Fantasy football enthusiasts have long called for the abolishment of kickers and D/STs. In 2018 the top kicker and 12th-highest-scoring kicker were separated by a meager 3.0 points per game. The second to 12th best D/STs scored just 2.3 PPG differently (the Bears were in a league of their own, averaging 2.7 points more than the second place Rams), per FantasyPros.
I don’t see much competitive advantage having one player over another (except for Chicago). Besides a mere annoyance when setting lineups during bye weeks, there isn’t much reason to remove kickers and D/STs, which can suddenly and unexpectedly swing the outcome of a fantasy matchup. I counter with a different position that should be purged from fantasy rosters: tight ends.
Hear me out. In 2018, the top three tight ends (Travis Kelce, Zach Ertz, and George Kittle) averaged 18.4, 17.5, and 16.2 points per game in PPR leagues, respectively. Fourth place Eric Ebron put up 13.9 points per week, a significant dropoff of 2.3 PPG from Kittle’s numbers (which just so happens to also be the aforementioned difference between the second and 12th ranked D/STs).
Just two more tight ends averaged more than 10 points over a full 16 games (Jared Cook and Austin Hooper) and only three others (Rob Gronkowski, Evan Engram, and O.J. Howard) averaged at least 10 points in the games that they did play. An Austin Hooper owner, playing the sixth-ranked tight end in scoring, would enjoy 131.6 points less than a Kelce owner over the course of a whole season. That is more points than Rob Gronkowski (the 11th ranked tight end) scored all year.
No other position experiences such a precipitous drop off in scoring after the elite players. Patrick Mahomes blew away the competition among quarterbacks, averaging a ridiculous 26.1 PPG. But even Mahomes only put up 7.4 more points per week than Russell Wilson, who averaged the 12th-most points. Matt Ryan ranked second at 22.1 PPG, just 3.4 more than Wilson.
Todd Gurley and Phillip Lindsay, the first and 12th-ranked running backs in points per game (PPR), were separated by 10.7 points (note: technically Leonard Fournette is 12th, but he only played eight games). Davante Adams (first) scored a meager 4.7 points per week more than Keenan Allen (12th). Travis Kelce more than doubled 12th-ranked Trey Burton in points per game.
The Big Three
This stance isn’t coming from a jealous fantasy owner. I was fortunate enough to scoop (a healthy) Greg Olsen and Eric Ebron from the waiver wire in my main league, so I enjoyed handsome tight end production all season. Some positions are just not created equal. According to the Air Yards database, George Kittle led the entire league in yards after catch (yes, the same NFL with Saquon Barkley, Christian McCaffery, and Tyreek Hill) with fewer receptions than four of the next five YAC leaders behind him. Travis Kelce finished ninth in YAC. No other tight end ranks in the top 30 (Evan Engram finished 31st, conveniently enough for me).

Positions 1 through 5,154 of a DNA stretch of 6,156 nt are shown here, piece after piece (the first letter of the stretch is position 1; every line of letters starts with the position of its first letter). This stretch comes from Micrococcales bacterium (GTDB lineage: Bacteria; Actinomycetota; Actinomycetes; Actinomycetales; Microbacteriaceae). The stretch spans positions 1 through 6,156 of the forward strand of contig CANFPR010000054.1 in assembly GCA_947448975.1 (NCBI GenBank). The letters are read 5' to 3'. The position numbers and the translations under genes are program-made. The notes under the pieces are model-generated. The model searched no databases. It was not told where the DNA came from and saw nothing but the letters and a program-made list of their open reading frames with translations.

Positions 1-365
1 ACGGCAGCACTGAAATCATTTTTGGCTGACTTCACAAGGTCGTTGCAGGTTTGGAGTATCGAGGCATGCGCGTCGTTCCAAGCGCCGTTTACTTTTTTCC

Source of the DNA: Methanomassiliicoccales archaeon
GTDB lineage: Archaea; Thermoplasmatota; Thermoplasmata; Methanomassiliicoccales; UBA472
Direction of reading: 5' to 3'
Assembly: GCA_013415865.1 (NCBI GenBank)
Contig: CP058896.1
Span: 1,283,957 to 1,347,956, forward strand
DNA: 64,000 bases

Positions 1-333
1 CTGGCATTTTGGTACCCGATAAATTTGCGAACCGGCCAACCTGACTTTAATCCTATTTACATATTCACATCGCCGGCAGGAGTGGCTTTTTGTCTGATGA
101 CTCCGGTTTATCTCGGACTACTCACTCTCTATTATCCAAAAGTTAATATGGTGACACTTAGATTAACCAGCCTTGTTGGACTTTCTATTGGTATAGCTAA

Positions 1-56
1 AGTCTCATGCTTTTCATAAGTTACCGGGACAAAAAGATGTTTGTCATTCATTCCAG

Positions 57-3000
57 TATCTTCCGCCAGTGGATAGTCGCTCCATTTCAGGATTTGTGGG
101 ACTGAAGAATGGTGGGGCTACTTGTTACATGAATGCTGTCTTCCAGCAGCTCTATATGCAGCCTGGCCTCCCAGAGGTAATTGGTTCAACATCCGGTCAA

The 6’4” Kittle jogged a 4.52 40-yard dash and can casually stretch for a 95th-percentile catch radius, per Player Profiler. Travis Kelce is just slightly slower, with a 4.66 40, and his catch radius is “only” the 78th percentile (which is still pretty darn good). The 10th-highest scoring tight end, Vance McDonald, ran a 4.69, has a 56th percentile catch radius and scored 160 fantasy points less than Kelce. That’s not fair!
Jimmy Graham in his prime had 4.54 speed and a massive catch radius at the 98th percentile. Remember when he wanted to get franchise tagged as a receiver instead of a tight end? That’s because these elite dudes are glorified receivers who are also asked to block. But do you know what? We don’t get fantasy points for pancakes.
Kelce would have ranked as the 9th highest scoring wide receiver in 2018, Ertz 11th (including Kelce), and Kittle 15th. If you were fortunate to draft, say, Deandre Hopkins (ADP of 10th) and Stefon Diggs (29th), as well as one of those three tight ends, you had three legitimate WR1s. Adversely, if you drafted AJ Green, Amari Cooper, and Gronk (ADPs 22, 34, and 21 overall, respectively), you would be stuck with three players who combined for 496 points, aka Travis Kelce plus Adam Humphries. Part of that is bad luck, but it also partially three tight ends who made Jordan Reed look like a fourth-string kicker this year.
Weird Flex, But Okay
If this sounds like the incoherent ramblings of a Dolphins fan who is mad Miami’s tight ends combined for 39 receptions in 2018, that would make sense, because it is. But don’t act like you weren’t secretly (or openly) jealous of the Ertz owner in your league who also had Jared Cook as a backup. In fantasy football, tight end is a broken position.
I propose a solution: get rid of the “TE” slot and make a flex position specifically for either wide receivers or tight ends. This would give owners the option to toss Kelce into their lineup alongside their normal wide receivers as usual, or just leave their disappointing bust of an OJ Howard draft pick on the bench in favor of a third receiver.
NFL teams run different formations all the time (including those with zero tight ends); shouldn’t fantasy owners be afforded the same luxury?